Tokyo: Imperial Agricultural Experiment Station, 1931. First edition, 4to, pp. , 215; map, 97 figures, 88 tables, 29 plates (many in color); errata slip tipped to verso of the title page, xerox biography of the author bound in after the table of contents; original printed wrappers bound in later green cloth lettered in gilt on upper cover and spine, preserving the original publisher's slipcase.
Tokyo: Bureau of City Planning, 1998. Large oblong 8vo (approx 8½" x 11½"), 4 volumes; maps, photos, and diagrams in color; text in English and Japanese; fine in pictorial wrappers. Together with: Urban redevelopment projects, pp. 12; staple-bound in white wrappers, text in English and Japanese, focused on specific projects within greater metropolitan Tokyo. All in fine condition.
Tokyo: Taishomyoshozuesha, 1919. Color folding map, 7.5" x approximately 2'8", depicting a bird's eye view of Nikko, Japan, with labels in English and Japanese. The map verso has a description of the area, also in English and Japanese, alongside additional illustrations and a road map. Contained in stiff green illustrated covers, fine, with light rubbing to cover extremities.
Berkeley: University of California Press, 1967. Second printing, corrected, 8vo, pp. xv, , 535; frontispiece, 8 leaves of black and white plates printed on rectos and versos, plain folding map bound at back; original cloth in white pictorial dust jacket; minor dampstaining to bottom fore-edge only noticeable on verso of jacket, some cockling, else very good. First published in 1951.
Chicago: A. C. McClurg, 1903. First American edition, 8vo, pp. xiv, , 895; photographic frontispiece, 33 plates and maps; original pictorial green cloth stamped in light green and gilt, very good but for darkening to spine, minor rubbing, and a few scattered white smudges (correction fluid?). Japan "as it is rather than as it was" (Introduction). Including chapters on Industrial Japan, Japan as a World Power, and The New Woman in Japan.
Tokyo: Gihido, 1962. 8vo, pp. 7, , 50, , 198, , 31, ; preliminaries in Japanese with English translation laid in, hundreds of illustrations, including plans, layouts, landscapes, and details, most photographic, a few in color, with captions in Japanese and English; blue and white cloth boards with details in blind; owner's stamps on title page, a couple preliminaries dogeared, in an edgeworn blue dust jacket. Saito Katsuo was a Living Treasure of Japan, and designed a number of famous modern Japanese gardens, including Myo-wa-en in Seattle and the rock garden at the New York UN. His analysis of dozens of extant gardens in this book provides a window into his overall design philosophy.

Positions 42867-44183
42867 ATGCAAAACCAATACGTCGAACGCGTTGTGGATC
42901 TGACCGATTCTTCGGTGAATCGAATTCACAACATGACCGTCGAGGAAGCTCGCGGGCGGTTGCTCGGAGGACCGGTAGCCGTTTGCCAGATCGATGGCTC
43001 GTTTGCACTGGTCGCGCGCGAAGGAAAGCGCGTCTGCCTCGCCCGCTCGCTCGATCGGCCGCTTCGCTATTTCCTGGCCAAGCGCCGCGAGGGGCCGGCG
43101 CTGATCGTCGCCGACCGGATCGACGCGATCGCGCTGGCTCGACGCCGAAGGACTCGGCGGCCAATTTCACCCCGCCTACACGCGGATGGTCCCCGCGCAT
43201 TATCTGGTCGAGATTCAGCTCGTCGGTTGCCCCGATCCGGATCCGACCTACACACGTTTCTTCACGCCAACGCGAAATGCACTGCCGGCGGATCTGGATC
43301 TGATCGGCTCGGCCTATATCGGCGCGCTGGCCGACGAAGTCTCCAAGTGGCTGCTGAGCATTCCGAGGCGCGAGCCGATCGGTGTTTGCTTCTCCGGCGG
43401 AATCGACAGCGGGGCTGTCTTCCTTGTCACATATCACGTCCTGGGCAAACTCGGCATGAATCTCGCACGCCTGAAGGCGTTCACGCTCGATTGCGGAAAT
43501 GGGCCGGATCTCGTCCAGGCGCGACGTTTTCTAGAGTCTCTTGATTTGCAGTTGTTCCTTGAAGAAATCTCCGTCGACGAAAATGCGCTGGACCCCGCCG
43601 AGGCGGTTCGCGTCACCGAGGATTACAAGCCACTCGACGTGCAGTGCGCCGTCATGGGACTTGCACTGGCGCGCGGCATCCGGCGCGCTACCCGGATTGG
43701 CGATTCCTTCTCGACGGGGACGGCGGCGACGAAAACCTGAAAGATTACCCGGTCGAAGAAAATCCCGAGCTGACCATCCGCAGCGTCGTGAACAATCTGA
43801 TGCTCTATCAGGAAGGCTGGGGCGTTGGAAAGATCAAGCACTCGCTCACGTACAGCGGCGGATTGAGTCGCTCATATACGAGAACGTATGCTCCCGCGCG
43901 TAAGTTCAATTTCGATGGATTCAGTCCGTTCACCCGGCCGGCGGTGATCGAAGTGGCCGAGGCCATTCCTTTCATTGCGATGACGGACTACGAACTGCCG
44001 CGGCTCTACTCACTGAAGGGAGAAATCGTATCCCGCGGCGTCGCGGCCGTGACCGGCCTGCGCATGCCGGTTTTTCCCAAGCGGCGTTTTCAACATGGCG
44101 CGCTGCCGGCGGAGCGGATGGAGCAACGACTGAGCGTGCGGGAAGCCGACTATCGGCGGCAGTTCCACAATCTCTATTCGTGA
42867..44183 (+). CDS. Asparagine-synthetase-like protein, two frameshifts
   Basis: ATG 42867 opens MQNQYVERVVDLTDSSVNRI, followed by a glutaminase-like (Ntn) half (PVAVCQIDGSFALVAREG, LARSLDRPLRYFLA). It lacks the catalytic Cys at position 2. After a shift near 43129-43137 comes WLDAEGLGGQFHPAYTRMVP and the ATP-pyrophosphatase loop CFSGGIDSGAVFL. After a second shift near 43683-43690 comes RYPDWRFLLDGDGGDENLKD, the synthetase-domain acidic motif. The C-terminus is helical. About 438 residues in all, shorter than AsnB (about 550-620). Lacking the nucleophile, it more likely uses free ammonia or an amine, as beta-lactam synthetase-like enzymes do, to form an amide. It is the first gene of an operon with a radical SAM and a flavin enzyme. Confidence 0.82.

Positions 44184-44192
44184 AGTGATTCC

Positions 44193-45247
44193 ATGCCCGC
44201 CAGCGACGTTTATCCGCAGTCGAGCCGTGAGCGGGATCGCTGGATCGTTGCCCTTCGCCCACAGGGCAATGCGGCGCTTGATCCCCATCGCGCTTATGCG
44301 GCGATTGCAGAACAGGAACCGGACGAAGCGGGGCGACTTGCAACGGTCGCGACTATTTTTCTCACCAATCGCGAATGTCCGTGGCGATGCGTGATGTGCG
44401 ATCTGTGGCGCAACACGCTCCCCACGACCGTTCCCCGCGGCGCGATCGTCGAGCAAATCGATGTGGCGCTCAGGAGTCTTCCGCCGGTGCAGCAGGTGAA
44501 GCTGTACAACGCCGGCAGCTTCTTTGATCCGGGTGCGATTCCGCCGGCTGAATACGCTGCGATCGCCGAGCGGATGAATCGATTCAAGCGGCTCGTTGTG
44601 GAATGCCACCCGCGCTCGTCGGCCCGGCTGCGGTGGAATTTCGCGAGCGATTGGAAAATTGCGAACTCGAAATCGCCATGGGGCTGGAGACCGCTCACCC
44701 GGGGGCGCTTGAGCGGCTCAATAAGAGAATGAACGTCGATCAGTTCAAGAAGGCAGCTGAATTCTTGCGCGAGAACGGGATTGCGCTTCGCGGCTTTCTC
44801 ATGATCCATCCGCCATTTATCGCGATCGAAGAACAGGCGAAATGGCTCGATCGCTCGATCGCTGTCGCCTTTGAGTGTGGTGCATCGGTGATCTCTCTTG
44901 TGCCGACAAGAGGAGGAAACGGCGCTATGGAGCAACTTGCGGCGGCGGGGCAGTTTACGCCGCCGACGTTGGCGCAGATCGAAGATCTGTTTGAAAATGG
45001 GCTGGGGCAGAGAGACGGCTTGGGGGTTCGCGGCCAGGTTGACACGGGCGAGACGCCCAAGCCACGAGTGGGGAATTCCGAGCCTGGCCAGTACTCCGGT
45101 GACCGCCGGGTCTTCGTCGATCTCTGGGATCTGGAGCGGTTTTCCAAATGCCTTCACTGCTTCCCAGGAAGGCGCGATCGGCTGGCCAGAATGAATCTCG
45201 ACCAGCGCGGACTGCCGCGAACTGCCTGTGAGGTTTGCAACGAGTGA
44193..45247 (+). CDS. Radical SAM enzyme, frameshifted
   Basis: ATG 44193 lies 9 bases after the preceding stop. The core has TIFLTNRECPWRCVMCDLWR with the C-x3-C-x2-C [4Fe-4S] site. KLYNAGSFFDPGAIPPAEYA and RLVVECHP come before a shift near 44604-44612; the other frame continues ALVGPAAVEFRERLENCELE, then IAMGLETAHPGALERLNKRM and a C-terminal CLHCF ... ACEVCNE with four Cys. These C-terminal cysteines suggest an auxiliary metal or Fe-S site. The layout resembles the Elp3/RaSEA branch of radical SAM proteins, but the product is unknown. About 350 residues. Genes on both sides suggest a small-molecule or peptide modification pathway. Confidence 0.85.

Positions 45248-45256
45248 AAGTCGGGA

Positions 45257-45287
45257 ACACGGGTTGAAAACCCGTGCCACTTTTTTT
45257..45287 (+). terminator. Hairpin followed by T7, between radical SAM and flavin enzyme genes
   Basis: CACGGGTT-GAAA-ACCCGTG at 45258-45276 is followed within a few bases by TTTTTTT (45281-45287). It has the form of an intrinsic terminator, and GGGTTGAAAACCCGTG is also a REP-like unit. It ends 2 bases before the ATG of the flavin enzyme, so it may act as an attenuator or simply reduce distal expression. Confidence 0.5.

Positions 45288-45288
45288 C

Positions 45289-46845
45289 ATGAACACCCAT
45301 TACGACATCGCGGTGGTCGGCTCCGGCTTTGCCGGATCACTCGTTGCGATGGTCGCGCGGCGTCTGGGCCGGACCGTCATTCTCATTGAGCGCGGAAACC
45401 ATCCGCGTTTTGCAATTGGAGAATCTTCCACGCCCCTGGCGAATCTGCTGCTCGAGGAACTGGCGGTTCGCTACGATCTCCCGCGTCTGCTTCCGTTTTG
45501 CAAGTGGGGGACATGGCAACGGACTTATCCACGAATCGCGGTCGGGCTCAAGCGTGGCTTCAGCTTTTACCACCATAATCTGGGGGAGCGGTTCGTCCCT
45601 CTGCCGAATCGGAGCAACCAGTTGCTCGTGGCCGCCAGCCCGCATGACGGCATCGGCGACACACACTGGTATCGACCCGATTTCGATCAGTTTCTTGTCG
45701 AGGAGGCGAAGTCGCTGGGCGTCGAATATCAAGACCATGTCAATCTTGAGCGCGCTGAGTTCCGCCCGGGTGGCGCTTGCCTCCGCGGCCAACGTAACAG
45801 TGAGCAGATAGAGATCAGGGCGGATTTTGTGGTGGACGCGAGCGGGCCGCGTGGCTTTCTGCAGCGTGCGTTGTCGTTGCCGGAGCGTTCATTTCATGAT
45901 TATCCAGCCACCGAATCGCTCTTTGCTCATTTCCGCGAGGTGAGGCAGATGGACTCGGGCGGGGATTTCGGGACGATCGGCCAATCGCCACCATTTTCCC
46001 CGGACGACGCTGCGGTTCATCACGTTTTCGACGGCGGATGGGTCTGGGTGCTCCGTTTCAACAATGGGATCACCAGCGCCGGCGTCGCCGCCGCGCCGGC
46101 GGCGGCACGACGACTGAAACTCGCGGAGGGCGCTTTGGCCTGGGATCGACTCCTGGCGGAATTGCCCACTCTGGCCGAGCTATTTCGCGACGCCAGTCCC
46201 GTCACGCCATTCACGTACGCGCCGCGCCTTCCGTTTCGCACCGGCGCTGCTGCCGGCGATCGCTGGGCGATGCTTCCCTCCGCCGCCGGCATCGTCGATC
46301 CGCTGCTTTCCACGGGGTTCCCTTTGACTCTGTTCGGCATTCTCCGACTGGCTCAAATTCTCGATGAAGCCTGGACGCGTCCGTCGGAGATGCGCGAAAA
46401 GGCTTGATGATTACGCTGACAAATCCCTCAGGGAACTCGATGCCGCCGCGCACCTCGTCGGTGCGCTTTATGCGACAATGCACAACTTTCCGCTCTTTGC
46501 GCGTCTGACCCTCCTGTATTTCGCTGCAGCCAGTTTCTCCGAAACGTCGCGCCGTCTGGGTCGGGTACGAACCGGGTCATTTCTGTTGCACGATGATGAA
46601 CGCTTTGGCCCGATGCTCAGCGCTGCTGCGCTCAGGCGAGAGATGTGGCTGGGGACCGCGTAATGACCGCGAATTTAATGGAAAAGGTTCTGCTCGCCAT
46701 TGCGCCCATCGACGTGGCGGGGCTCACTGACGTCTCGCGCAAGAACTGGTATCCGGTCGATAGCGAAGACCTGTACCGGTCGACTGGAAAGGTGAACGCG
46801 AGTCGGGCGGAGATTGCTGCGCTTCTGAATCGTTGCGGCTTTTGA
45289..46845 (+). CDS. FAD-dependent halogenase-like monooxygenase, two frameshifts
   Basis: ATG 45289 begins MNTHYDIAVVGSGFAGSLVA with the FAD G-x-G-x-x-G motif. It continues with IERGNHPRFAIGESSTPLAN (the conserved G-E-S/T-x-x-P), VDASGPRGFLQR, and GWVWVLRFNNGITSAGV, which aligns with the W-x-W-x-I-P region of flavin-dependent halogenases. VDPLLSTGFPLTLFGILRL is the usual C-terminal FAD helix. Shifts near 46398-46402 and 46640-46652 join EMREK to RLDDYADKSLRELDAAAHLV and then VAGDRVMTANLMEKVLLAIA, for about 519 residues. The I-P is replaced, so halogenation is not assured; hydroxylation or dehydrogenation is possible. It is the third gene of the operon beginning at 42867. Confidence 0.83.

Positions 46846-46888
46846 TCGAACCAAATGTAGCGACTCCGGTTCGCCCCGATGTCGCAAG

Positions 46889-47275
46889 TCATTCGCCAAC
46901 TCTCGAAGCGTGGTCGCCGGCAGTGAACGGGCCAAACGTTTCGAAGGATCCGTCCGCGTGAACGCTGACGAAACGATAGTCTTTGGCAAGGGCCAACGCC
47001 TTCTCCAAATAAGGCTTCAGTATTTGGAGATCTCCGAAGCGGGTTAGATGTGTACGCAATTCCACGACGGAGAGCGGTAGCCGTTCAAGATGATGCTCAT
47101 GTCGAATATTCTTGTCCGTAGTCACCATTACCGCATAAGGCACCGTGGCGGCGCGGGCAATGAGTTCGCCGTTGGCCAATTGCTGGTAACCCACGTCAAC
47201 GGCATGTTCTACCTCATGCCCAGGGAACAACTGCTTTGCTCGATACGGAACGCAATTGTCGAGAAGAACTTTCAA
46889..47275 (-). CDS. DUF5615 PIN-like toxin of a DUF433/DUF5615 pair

Tokyo: Gyokugandou, [Mid 1800s]. 2 volumes, 39 and 43 leaves, 5 preliminary material and the rest containing conjugation charts for around 700 terms. Bound in the Japanese manner in blue paper covers and paper labels; light wear to covers, string binding renewed, very good. A Japanese grammar. The author's preface is dated Tenpou 12 (1840), though given the nature of woodblock printing and the lack of a proper colophon it is difficult to say if this is the date of printing for this particular copy. Ci.nii.ac.jp lists two editions in 1848 and 1852. An increase in contributors listed in the back of vol. 2 from other known copies suggests our copy was likely printed around the later date.
Yokohama: published by the author, 1910. First edition, 2 volumes, small 8vo, pp. xxvii, 391, ; vi, 453, ; 70 plates including color frontispieces, folding map; light stains in margins of last few leaves of volume II, copyright notices inked out in both volumes, otherwise near fine in dust-jackets with wear at spines and very small chips at edges. "The story of the lives and adventures of Iyo-no-Kami Minamoto Kuro Yoshitsune and Saito Musashi-bo Benkei the warrior monk."
1932. Scrapbook, 12" x 9", pp. ; invitations, calling cards, 15 hand-illustrated dinner place cards with the names of Chinese ladies, dinner menus (both handwritten and printed), 63 mounted photographs, and an assortment of postcards, all from 1931-1939, with the majority from 1932. The contents have been removed from 15 pages, some are loosely laid in, other loose items were included at a later date, including greeting cards from Japanese nautical companies. The majority of printed matter comes from the SS Chichibu Maru and SS Kitano Maru, and is accompanied by photographs of ship interiors, Kobe street scenes and views from Katoomba and Levra, Australia. Also included are a set of promotional photos of the Empress of Japan (1929). Some advertising and dinner menus are from other ships on the Nippon Yusen Kaisha Line. The majority of manuscript material appears to be Chinese, with dinner invitations listing the women invited, and the date and location of the event in Chinese with English translations along side them. The manuscript material refers often to a Mrs. Arthur E. Mayo, who was likely the original compiler of the scrapbook, with a few removals and additions over the years. The Kitano Maru and Chichibu Maru, on which the bulk of the material is focused, were both converted into transport ships during World War II. The Kitano Maru was sunk by a mine in 1942, and the Chichibu Maru was torpedoed in 1943.
New York & London: Harper & Brothers, 1903. 2 vols, tenth edition with six supplementary chapters, 12mo, pp. -324, (with 2 inserted leaves after page 10); -728; text illustrations throughout; original olive cloth a bit rubbed, both volumes leaning a bit, otherwise a good or better, sound set. The history of Japan from 660 B.C. to the twentieth century.